Regardless whether it takes place in a gym or in the barn, I feel more comfortable when I have a plan outlined and goals drawn out and knowing that I will be absent for a large amount of time, I feel as if providing my students with a consistent program from which they can base their training always lightens the pressure that the winter so easily bestows.
On a more personal note, I am beyond thrilled to once again be united with my dear friend and former Rolex mount, Mazetto. As many of you know, I obtained the ride on “Ewics” in January of 2008 after the horrific and untimely death of my dear friend Eleanor Brennan the year prior. Although no goals for the spring of 2008 were initially set, Ewics and my relationship bloomed overnight and he carried me into the winner’s circle at the advanced level shortly thereafter. Being that it was always Eleanor’s dream to ride at Kentucky (keep in mind she did compete in four star events in the UK on her other mount Bailey Zwei as the youngest competitor), Christine Brennan, Buck and I made the decision to enter Mazetto and I at Rolex. Still to this day, I cannot even begin to tell you the emotion that encapsulated me as I sped through the gallop lanes adorned in green and gold in honor of my late friend. Ever since I met Eric I was immediately drawn to him, which I truly believe is in due part to my feeling closer to Eleanor by having this regal animal in my barn. Even after my accident I made many trips to Charlottesville to visit the big bay gelding, because he brought to me a sense of peace, which I so longingly yearned for after the loss of my Frodo. Eric was then sold to another friend of mine, Ashley Kehoe who enjoyed tons of success with him placing in the top at a CCI*** and prepping for her first four star. Being that Eric had already competed in five four stars and carried multiple wide-eyed riders through the toughest advanced level tracks world wide, Ashley decided that he had nothing else to prove and called me up to ask if I would be interested in “taking over the reins” and providing this cherubic animal with a home where he would remain for the rest of his life. I cannot even begin to thank Ashley and her family enough for I am reminded on a daily basis why it is we do this sport when I am greeted with a nicker and a paw from that roman-nosed beast. It is to have a taste of immortality, to fly with the eagles. It is to feel limitless and all-powerful, yet light as a feather and vulnerable. Eric made me feel all of these things, and if I am able to return an ounce of the happiness in which he gave me, well my friends, I will have done my job. This horse owes me absolutely nothing (although I plan on stealing tons of hugs and kisses). So Eric is moving onto his next chapter in life: from galloping across the world’s top tracks to teaching others the feeling of a big, beautiful gallop. His life has certainly come full circle.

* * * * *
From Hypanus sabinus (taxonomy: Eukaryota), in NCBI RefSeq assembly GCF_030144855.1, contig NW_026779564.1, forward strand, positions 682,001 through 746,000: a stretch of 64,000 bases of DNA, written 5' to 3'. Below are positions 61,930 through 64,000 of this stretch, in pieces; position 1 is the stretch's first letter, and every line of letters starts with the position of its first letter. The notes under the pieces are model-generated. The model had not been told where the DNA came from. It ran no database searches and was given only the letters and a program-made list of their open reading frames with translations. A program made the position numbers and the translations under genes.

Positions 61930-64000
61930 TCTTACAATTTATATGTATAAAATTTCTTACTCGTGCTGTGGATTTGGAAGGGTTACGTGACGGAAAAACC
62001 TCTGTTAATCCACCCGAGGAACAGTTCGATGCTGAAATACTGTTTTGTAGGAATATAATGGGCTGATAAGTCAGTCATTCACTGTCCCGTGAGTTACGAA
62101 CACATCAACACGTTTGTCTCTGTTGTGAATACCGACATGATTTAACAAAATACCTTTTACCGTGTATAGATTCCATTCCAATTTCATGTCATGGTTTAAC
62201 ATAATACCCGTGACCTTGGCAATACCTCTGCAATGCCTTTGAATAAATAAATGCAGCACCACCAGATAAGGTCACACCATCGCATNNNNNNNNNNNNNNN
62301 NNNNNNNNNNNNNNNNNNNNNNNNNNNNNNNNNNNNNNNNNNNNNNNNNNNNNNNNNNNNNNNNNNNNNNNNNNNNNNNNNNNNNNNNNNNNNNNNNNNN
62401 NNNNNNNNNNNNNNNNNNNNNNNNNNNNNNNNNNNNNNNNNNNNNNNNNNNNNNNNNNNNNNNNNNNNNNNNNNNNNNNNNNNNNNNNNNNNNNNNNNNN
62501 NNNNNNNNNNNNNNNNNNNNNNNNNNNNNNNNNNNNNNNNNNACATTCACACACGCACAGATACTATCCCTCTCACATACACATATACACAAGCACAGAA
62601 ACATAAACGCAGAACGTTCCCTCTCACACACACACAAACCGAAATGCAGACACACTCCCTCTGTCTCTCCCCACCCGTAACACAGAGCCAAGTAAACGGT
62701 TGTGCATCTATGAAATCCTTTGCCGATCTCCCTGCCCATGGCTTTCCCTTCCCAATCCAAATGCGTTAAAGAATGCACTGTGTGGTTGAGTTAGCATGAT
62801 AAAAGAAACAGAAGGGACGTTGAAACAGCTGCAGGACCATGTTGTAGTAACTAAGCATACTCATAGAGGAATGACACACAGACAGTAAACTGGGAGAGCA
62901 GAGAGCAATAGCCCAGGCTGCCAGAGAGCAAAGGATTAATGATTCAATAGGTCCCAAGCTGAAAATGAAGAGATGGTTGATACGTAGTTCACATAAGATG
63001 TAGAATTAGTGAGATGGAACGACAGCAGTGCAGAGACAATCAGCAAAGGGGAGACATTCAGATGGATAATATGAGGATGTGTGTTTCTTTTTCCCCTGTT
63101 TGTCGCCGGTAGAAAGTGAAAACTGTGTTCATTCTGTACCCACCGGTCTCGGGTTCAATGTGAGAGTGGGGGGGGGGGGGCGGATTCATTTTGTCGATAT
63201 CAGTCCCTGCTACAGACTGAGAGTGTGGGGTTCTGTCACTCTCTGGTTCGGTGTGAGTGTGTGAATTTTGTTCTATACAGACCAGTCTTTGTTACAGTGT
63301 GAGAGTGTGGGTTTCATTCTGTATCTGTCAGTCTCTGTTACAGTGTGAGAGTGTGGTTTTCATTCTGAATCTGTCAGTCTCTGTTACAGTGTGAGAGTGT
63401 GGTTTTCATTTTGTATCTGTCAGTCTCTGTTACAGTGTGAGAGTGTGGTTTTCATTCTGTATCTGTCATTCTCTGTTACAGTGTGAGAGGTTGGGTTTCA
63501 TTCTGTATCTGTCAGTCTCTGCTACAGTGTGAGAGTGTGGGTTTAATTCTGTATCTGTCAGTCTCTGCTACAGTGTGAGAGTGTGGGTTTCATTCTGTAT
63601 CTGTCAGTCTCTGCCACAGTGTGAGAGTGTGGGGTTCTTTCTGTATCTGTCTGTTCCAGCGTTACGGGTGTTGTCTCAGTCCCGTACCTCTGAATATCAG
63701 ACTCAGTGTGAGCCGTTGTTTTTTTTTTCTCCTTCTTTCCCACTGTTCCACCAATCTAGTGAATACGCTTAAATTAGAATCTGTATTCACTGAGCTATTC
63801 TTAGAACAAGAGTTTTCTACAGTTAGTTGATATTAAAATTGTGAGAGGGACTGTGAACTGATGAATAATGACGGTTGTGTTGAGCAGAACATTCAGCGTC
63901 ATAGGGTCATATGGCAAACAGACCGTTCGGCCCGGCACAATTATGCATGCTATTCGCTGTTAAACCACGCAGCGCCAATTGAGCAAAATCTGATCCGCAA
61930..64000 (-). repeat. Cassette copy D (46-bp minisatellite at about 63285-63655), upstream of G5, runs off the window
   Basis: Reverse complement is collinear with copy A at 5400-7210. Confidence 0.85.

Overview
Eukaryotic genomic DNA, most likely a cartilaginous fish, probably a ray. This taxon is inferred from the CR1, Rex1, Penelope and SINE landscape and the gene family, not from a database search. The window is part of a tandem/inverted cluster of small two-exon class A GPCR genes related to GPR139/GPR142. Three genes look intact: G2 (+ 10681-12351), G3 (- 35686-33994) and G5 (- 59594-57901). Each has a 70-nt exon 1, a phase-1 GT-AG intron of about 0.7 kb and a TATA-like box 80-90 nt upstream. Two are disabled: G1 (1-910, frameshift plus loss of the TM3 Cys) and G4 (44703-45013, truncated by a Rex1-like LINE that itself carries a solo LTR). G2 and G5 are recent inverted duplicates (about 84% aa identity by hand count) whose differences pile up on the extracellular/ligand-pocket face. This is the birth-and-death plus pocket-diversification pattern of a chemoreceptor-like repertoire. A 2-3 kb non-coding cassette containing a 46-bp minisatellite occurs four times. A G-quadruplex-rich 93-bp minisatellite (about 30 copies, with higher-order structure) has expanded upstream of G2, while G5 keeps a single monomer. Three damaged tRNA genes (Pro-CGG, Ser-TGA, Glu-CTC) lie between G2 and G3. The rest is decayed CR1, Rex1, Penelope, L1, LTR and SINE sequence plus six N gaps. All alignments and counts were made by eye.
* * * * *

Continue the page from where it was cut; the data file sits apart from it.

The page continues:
So it is with great anticipation and excitement that I make my pilgrimage south to Aiken with my gypsy van full of eager and talented horses and endless hope. My show season begins on Feburary 1st, with Full Gallop starting off the new year. Until then you can find me either in a truck, on a horse, or on highway 95 headed south toward the warmth! Keep cluckin’ my friends!